"We won the election, and (Bush) campaigned on certain policies, and that was the only way to go,” said Calio.
But Bush was also much more familiar with Washington than his “outsider” frame on the campaign trail might have suggested, with “a lot more connective tissue to begin with” than someone like Trump, said Terry Holt, who worked as communications director to House Majority Leader Dick Armey during Bush’s first few years in the White House. Bush had experience in government, respect for the institutions of Washington and, of course, a direct familial line to the White House itself.
Bush was also disciplined. He “had in his mind a model for how he ought to conduct himself, and he had a team of very conventional politicians that he relied upon as advisers,” said Holt. Relative to how Trump’s transition has played out, Holt added, Bush’s entrée into Washington “just followed the script a little more traditionally.”
Trump’s arrival in the capital promises to rewrite the script, with controversy over his presidency reflected by historically low approval ratings for a new president. Prior to Bush’s inauguration, 62 percent of Americans rated him favorably, even with controversy over the recount and Supreme Court ruling still simmering. Trump, for his part, scores favorably among just 40 percent of people, according to Gallup.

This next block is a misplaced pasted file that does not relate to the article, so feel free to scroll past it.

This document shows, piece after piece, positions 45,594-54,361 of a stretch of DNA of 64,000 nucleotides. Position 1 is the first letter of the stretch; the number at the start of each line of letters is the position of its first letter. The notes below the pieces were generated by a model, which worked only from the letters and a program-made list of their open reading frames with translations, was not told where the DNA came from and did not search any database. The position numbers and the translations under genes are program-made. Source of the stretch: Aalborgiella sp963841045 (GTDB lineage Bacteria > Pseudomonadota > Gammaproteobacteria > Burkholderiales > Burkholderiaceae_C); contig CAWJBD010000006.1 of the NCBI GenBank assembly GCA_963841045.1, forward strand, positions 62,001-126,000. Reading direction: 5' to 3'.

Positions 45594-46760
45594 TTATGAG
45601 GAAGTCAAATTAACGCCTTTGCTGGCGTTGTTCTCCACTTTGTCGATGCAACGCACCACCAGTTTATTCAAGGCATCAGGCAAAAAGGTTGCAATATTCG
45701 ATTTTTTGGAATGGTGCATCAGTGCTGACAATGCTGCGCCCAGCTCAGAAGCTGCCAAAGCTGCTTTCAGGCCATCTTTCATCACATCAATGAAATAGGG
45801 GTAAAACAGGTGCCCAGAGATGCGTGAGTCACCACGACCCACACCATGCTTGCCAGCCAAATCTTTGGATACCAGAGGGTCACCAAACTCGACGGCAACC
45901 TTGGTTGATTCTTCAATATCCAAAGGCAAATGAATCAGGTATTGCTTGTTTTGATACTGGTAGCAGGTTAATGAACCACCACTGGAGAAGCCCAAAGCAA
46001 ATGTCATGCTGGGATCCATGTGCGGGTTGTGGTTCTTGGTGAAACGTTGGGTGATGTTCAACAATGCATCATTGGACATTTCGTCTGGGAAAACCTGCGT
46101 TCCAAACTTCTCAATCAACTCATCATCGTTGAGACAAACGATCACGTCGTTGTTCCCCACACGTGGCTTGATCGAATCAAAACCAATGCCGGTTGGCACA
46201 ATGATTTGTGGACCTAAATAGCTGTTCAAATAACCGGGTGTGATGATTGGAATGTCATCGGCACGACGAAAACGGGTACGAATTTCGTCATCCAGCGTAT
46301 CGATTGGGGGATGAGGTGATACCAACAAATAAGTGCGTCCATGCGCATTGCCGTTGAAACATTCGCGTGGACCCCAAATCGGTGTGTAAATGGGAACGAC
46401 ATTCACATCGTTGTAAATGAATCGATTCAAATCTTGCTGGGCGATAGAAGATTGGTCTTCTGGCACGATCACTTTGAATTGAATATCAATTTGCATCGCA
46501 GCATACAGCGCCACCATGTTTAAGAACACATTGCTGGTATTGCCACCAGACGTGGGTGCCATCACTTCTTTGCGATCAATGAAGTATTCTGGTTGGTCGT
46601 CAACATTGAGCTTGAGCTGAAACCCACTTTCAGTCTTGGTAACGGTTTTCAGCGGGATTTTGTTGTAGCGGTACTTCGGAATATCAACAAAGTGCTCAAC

Perhaps recognizing the fragile political dynamic that greeted him in Washington, Bush did not lash out at his critics, but rather emphasized unity and healing for the fractured country, with frequent doses of levity.
“I think it was part of his personality,” Holt said. “Bush could drive a car just fine without a rearview mirror. He was always looking forward.”
Trump, of course, has charted a different path, one featuring frequent detours to relitigate the election and defend his victory. Whether he will change his tone once he is sworn in, and unquestionably the president, is an open question.
"He’s president-elect. He’s going to be president in two days,” said Calio on Wednesday. “In my view, he doesn’t have anything to address."
Rebecca Berg is a national political reporter for RealClearPolitics. She can be reached at firstname.lastname@example.org.